I was watching Marco's lights as he was following behind me. I went through a double curve and then all was black behind me. Not good. I slow down to let Marco catch up with me. Still no Marco. I stop hoping to see Marco's lights coming around the curve. Still no lights. I have to go back. It could be nothing or it could be urgent. I am in the middle of two curves and really do not want to turn around here but I have no choice. I check for lights of on coming demons in both directions and start a u-turn. My mind is focused on two things, the status of Marco and not being caught in the middle of the road by a demon coming around the curve while I am making the turn.

I attempt the turn too fast, swing too wide and I am headed off the side of the road. I stop the bike, and start backing up so I can correct the angle of the turn. The grade was steep, I start going backwards too fast, lose my balance with the bike, and the bike goes down. I do a hard get off ending with a loud cracking sound. Love my Nolan helmet.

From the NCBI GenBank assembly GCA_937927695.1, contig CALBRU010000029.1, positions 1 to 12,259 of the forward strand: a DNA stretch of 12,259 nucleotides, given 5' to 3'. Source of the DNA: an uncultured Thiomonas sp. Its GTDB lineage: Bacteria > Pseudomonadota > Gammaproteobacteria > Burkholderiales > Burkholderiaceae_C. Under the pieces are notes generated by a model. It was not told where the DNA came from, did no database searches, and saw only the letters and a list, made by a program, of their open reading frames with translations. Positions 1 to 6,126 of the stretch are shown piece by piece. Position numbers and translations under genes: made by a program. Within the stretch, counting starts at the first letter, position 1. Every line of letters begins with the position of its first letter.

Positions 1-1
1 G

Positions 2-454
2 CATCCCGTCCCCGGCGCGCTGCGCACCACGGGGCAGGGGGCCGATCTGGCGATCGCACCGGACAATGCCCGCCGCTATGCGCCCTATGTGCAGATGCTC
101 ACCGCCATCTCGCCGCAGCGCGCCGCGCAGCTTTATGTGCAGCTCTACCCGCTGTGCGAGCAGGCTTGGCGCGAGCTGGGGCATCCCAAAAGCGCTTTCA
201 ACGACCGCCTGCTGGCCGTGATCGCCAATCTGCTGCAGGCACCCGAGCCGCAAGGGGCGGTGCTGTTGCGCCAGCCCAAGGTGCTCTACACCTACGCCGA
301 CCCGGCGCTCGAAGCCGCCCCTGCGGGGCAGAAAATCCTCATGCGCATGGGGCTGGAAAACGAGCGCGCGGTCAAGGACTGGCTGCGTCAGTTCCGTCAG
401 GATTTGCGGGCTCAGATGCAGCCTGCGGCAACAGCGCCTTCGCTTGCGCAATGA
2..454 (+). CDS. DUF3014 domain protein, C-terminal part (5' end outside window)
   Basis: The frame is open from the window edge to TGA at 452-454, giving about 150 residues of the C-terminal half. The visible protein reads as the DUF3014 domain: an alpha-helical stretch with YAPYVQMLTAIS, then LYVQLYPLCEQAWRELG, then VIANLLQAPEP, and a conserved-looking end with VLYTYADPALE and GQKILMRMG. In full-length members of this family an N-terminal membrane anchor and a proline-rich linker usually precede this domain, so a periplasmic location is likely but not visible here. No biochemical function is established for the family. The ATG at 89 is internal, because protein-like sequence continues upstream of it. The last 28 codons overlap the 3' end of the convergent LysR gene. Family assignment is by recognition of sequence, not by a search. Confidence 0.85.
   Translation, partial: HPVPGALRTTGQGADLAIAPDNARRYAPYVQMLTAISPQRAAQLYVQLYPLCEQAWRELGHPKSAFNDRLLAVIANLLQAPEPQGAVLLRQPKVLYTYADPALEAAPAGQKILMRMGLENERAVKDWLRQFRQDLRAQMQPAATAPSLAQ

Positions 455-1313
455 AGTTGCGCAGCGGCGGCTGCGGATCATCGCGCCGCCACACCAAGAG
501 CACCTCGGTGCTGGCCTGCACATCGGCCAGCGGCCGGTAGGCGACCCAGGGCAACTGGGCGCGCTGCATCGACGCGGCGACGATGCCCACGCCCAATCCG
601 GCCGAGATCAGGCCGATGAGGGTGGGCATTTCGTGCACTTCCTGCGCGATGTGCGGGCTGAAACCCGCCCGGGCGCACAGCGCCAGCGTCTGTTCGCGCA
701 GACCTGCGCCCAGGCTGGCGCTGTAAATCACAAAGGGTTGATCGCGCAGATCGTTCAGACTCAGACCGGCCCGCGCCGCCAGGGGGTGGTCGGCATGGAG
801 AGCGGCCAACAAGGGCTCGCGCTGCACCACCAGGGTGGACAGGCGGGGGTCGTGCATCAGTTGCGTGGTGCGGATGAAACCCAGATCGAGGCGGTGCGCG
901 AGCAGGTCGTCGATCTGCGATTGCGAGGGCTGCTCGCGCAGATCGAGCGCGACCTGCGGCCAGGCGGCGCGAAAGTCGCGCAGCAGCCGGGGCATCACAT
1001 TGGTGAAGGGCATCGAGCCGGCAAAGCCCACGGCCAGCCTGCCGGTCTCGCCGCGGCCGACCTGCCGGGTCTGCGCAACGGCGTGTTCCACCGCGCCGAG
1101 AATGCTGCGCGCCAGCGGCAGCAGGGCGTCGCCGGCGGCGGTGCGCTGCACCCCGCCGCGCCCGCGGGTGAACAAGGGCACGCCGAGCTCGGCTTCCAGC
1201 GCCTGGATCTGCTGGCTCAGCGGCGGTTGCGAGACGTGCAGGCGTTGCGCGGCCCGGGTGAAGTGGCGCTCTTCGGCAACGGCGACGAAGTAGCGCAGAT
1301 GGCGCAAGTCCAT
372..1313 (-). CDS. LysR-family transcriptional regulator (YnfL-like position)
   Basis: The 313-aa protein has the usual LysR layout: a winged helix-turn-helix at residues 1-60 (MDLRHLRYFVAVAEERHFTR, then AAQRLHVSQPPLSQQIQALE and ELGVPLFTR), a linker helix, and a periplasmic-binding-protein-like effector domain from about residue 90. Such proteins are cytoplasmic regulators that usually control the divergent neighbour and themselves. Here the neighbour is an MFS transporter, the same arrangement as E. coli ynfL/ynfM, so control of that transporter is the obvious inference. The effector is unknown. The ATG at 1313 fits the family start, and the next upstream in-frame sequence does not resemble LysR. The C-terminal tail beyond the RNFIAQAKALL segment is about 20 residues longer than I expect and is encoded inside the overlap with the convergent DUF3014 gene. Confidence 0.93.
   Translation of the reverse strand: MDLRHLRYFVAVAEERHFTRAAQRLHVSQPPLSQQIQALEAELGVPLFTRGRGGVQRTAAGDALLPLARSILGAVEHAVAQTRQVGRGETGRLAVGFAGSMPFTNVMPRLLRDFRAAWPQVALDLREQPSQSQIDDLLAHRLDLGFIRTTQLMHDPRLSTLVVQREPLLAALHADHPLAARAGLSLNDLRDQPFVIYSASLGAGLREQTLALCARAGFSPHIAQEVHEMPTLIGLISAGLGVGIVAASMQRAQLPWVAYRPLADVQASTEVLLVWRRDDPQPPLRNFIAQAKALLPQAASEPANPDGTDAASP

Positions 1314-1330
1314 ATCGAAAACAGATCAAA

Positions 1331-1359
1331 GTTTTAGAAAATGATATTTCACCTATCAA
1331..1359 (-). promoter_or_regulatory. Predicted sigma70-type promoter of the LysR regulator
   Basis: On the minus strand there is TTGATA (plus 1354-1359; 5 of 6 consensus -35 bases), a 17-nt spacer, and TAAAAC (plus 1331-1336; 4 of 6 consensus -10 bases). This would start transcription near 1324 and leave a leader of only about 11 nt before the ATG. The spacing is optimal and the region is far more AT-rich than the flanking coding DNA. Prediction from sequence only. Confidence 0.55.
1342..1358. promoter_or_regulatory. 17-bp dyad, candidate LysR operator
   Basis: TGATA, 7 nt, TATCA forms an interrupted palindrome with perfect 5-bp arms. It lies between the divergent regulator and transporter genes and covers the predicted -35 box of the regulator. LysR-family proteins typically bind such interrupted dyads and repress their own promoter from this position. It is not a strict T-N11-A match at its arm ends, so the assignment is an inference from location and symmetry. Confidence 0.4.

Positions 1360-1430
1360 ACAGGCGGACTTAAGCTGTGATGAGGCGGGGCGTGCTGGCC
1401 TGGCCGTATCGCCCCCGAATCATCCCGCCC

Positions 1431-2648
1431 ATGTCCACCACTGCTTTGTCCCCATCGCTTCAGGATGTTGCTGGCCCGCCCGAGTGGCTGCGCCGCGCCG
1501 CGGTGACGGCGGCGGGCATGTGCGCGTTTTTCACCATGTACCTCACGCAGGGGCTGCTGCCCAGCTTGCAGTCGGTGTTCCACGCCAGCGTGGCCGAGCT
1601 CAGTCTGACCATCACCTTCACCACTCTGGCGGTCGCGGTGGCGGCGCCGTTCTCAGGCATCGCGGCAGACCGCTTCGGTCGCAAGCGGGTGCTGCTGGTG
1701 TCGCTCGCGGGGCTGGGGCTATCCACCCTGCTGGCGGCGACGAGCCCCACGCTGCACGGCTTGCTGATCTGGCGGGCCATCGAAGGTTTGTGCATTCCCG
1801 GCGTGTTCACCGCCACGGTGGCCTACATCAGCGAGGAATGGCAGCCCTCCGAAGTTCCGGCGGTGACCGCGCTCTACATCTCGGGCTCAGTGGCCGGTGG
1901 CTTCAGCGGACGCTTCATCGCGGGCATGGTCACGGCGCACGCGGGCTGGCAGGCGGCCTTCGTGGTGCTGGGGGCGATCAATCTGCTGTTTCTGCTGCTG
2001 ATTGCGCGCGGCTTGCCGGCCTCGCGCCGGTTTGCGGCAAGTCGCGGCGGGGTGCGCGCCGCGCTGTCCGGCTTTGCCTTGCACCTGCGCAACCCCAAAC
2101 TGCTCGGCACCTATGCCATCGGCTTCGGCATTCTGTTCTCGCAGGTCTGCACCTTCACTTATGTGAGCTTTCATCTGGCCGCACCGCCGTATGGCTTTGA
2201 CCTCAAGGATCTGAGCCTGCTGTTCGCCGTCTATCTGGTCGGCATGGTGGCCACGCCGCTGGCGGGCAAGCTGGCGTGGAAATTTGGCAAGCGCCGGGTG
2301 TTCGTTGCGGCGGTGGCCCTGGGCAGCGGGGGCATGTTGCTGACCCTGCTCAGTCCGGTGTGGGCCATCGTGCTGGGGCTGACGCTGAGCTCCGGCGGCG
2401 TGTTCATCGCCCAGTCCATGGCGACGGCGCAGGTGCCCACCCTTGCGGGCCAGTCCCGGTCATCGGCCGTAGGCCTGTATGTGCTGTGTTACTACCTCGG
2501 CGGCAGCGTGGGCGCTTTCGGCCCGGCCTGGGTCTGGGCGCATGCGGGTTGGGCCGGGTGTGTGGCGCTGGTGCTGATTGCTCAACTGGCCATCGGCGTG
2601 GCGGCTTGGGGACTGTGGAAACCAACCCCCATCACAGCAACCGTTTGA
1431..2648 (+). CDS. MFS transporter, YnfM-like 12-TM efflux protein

What could be more perfect. Bike is lying on its side in the middle of the road with me laying on my back next to it. I stand up, make a quick check, and there still no lights in either direction. Bike is on its right side so I put its side stand down. I attempt to lift the bike but it will not budge. I reposition and attempt again. This time the bike comes up about of the way. One last effort and the bike is now standing up straight. The elevation is just under 9K feet and I am feeling it. Still watching for lights I attempt to regain my breath. I can finally breath again and now comes the hard part. I now need to push the bike over onto its left side and hope that the side stand holds and does not allow the bike to fall on its other side. Holding my breath I slowly push the bike away from me. The bike starts going over, I hear a thud as the bike settles securely on the side stand.